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Diversity, Equity and Inclusion Considerations

Each member of a board of directors brings their personal and professional life experiences to the table, making it imperative for a nonprofit to elect a diverse and inclusive group. Since the board strategizes and supervises the organization’s direction, having diverse experience, expertise and perspectives can put the nonprofit in a strong position to promote its mission, plan for the future and manage risk.

Even though diversity and inclusion are beneficial to a board’s success, the majority of organizations remain largely unchanged. In fact, according to findings from “Leading With Intent: 2021 National Index of Nonprofit Board Practices,” 87% of chief executives and 78% of board members identify as Caucasian. The same report found that 66% of chief executives and 47% of board chairs are moderately or extremely dissatisfied with their board’s racial and ethnic diversity.

This article discusses the importance of adopting diversity and inclusion practices and how to implement them.

The Importance of a Diverse Board

Given the tremendous responsibility and decision-making power that boards have, embracing diversity, equity and inclusion can allow for positive outcomes to flourish. There are several benefits of having a diverse board of directors, including:

  • More accurate reflection of the served community—The board should reflect the community it serves so the organization can better access community resources through connections.

  • Improved ability to respond to external influences—A diverse board may better navigate the changing environments of those served and the environments in which the board works.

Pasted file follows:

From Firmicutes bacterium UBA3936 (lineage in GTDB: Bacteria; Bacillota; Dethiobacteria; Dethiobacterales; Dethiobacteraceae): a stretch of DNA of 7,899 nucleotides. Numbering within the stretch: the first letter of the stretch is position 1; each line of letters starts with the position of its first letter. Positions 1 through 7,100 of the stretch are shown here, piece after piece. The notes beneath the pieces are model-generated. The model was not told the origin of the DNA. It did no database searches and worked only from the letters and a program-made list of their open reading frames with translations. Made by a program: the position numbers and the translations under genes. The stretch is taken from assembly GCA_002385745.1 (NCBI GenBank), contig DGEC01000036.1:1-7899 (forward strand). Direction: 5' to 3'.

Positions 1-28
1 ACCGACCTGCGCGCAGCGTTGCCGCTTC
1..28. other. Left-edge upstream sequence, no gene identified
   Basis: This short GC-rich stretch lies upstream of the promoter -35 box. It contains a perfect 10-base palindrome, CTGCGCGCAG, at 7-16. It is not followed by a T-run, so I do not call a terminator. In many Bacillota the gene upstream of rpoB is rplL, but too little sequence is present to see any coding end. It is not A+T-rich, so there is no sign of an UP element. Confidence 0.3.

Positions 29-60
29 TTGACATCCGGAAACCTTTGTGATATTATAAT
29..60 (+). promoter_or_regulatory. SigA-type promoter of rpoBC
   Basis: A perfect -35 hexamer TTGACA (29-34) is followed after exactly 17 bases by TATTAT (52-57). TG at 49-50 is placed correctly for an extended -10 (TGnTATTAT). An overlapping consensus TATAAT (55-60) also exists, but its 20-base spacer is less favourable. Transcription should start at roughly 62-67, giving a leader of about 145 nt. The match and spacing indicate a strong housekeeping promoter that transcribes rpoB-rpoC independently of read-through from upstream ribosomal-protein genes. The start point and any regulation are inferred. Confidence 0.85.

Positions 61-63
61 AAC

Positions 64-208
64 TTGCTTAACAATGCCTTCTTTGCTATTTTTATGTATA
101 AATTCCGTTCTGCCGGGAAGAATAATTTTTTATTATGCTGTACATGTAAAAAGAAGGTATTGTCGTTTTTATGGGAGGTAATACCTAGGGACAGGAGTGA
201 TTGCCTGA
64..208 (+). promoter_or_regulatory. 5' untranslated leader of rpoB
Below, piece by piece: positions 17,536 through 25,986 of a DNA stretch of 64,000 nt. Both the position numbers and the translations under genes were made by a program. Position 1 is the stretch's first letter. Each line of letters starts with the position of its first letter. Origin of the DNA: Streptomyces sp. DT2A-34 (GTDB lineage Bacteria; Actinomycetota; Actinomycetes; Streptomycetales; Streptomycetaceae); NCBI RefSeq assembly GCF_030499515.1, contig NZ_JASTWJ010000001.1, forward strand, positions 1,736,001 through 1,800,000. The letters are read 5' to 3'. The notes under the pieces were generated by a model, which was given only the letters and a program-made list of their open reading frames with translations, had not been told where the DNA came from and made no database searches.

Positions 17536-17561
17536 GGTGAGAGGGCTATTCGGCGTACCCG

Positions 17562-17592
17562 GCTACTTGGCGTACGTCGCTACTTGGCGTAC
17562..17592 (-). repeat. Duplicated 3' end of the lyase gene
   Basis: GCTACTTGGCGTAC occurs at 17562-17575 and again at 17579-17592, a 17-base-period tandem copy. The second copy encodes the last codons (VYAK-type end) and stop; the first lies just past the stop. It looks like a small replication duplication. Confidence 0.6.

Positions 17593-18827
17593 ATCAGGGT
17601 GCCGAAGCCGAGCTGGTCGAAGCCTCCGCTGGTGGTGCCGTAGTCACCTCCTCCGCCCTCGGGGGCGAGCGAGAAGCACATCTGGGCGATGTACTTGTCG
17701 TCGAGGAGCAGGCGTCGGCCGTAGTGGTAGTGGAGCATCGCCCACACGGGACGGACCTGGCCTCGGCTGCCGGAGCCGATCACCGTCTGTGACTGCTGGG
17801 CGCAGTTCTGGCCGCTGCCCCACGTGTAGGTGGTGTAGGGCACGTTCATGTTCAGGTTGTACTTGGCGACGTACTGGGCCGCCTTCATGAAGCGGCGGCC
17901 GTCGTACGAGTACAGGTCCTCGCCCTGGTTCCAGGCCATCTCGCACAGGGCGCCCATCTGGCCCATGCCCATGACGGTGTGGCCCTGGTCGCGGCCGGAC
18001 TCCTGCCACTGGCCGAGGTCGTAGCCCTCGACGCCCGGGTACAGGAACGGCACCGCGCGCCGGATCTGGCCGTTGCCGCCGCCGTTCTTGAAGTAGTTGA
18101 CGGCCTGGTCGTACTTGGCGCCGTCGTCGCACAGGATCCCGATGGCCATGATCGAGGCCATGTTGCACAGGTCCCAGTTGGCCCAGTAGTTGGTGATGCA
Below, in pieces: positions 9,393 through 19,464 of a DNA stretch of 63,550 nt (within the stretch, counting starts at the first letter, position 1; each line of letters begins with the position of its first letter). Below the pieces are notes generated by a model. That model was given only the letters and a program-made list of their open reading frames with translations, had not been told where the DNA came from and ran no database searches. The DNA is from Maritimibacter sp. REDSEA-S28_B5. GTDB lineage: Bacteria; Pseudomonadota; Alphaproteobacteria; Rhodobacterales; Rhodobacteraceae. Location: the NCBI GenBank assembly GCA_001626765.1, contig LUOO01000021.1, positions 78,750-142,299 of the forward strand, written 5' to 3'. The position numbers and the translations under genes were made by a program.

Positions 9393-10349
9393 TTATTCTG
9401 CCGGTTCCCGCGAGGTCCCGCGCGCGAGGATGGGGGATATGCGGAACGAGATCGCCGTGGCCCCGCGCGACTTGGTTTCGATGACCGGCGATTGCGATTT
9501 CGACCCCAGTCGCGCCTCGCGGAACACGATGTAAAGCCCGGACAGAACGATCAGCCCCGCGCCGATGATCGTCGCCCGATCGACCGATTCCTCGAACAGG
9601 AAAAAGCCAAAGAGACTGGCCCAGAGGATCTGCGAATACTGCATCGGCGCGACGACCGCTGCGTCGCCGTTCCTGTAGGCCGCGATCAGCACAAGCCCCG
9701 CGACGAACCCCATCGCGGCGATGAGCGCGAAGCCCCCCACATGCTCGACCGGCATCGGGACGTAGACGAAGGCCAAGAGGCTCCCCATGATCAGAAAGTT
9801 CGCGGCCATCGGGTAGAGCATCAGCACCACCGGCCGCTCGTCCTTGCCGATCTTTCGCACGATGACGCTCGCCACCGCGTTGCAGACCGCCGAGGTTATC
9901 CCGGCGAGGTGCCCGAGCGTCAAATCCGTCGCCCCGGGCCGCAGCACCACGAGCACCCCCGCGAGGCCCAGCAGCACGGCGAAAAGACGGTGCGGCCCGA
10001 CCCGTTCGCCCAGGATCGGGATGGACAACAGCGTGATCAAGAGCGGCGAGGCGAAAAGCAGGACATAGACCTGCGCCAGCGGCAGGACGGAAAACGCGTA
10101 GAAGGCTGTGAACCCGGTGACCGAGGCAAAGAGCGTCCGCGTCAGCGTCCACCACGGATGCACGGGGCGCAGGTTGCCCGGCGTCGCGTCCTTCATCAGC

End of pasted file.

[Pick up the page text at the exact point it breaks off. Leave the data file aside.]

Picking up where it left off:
• Better decision-making—A board with various backgrounds, experiences and perspectives can be better qualified to identify the full range of opportunities and risks the nonprofit faces when making a significant decision.

  • Increased engagement—Creating a diverse board can prevent the board from becoming stagnant. Diversity can increase board member participation, fundraising and advocacy.

  • Enhanced business practices—Implementing measures to improve diversity, equity, and inclusion can increase nonprofit support and prevent discrimination from within the organization.

How to Accomplish Board Diversity and Inclusion

Diversity and inclusion may not happen overnight, but the following are steps organizations can take to create a more diverse and inclusive board:

  • Identify and fill in the gaps. Determine what personal and professional expertise is already present on the board and recruit candidates that offer something new. Look for candidates with a variety of expertise, including skill sets, leadership styles, and diversity of thought and background.

  • Bring diversity topics to the forefront of board discussions. Fostering diversity and inclusion takes sustained and intentional effort. While it may be uncomfortable initially, starting the conversation can allow others to feel comfortable joining in.

  • Create a diversity statement. Create a simple diversity statement that reflects the nonprofit’s commitment to inclusiveness and diversity. This statement should inspire the nonprofit to build diversity, equity and inclusion into its core values and use those values to advance the mission.

With concerted effort, nonprofits can implement diversity, equity and inclusion initiatives that better the board, organization and community.


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